Some of the highlights of the half-day event included:

The keynote speaker for the inaugural Citrus Showcase Breakfast was Felicia Marcus, Chair of the State Water Resources Control Board. “This is a scary and uncertain drought, and it is going to be painful,” Marcus said.

“There is no question that we would not be where we are today if we had more storage,” Marcus said. “We are concerned with climate change when we could be facing the regular loss of half of our storage…snow in the mountains.”

She also said that nitrates in the ground water are a legacy issue.

Another big topic centered on what can be done to suppress the ACP, which will help prevent HLB infected trees.

The San Joaquin Valley Citrus Industry has been discussing area-wide treatment of orchards, on top of the mandated treatments when a psyllid is found.

Kevin Severens
Kevin Severns

“As it stands right now, there would be logical areas where geographically it would make sense to have that as a treatment zone,” said Kevin Severns, a grower and  the new Chairman of California Citrus Mutual.

“There will be area captains in each of the zones, such as a grower or other person well-known in the area. They would work with an area-wide coordinator, and the state-wide coordinator will be responsible for coordinating treatment,” Severns said.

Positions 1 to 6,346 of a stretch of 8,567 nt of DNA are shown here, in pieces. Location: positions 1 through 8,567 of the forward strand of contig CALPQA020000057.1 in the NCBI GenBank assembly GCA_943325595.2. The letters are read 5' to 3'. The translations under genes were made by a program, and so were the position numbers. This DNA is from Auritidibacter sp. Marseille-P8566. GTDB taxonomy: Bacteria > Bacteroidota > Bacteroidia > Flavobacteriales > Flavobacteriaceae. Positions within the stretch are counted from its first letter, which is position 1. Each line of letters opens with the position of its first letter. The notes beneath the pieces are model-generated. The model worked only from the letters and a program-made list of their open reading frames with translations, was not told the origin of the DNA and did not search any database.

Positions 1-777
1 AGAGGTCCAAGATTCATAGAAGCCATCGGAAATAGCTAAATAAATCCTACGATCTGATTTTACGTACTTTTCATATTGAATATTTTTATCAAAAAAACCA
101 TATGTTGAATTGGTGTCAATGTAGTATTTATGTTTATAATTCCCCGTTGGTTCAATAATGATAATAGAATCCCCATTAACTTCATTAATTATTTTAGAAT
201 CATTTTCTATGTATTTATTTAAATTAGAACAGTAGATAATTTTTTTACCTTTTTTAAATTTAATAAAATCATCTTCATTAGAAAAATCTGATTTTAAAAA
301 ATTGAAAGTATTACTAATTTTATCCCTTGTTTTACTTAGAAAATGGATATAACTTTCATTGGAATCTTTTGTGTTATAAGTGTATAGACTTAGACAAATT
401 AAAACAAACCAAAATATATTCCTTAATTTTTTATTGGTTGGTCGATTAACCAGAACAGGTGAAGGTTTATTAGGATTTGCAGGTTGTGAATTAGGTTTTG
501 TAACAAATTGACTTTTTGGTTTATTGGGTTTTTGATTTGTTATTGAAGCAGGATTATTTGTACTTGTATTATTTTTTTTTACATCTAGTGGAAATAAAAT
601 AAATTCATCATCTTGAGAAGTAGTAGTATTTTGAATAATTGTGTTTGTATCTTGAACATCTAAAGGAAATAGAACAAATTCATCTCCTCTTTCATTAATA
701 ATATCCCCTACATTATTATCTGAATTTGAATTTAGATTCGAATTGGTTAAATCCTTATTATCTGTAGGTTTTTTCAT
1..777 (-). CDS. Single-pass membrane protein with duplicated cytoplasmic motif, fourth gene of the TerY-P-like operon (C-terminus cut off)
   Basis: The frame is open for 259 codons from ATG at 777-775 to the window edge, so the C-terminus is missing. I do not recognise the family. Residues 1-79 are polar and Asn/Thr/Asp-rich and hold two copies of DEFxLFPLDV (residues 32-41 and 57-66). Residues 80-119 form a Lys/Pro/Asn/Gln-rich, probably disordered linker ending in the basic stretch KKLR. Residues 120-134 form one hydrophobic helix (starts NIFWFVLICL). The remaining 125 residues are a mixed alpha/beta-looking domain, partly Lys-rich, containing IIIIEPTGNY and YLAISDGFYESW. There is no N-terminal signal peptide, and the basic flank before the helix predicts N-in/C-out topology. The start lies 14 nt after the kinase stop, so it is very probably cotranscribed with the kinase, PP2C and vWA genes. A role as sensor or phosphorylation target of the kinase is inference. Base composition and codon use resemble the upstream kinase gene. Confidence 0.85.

The spray timing would be when new growth flushes occur on citrus trees, a time when the ACP is attracted too.

Attendees also heard from Mike Sparks, President of the Florida Citrus Mutual, who painted a grim picture of what has happened to the Florida citrus industry and described its uncertain future.

“The losses due to HLB over the last seven years have been more than $70 million, said Sparks. “Before HLB disease hit us, the Florida Citrus industry was at 815,000 acres. Today the acreage is at 525,000.  And we are losing orange juice processing plant infrastructure due to the low volume, pegged at only  115 million boxes, down from 133 million boxes last season.”

“Every orchard in the state is infected and growers are doing every thing they can to reduce ACP numbers and remove HLB-infected trees,” said Sparks.

Mike Sparks President Florida Citrus Mutual
Mike Sparks

There is particular concern for orchards that have been abandoned.

“The cost of production in order to fight ACP with sprays continues to go up, while production goes down. We know this is not sustainable,” said Sparks.

“Over the years, Florida citrus growers have had to deal with freezes, citrus canker, and even powerful hurricanes that have wiped out orchards. At least those orchards could be replanted and production would resume. HLB, is a far different threat. It has put growers to their knees,” Sparks said.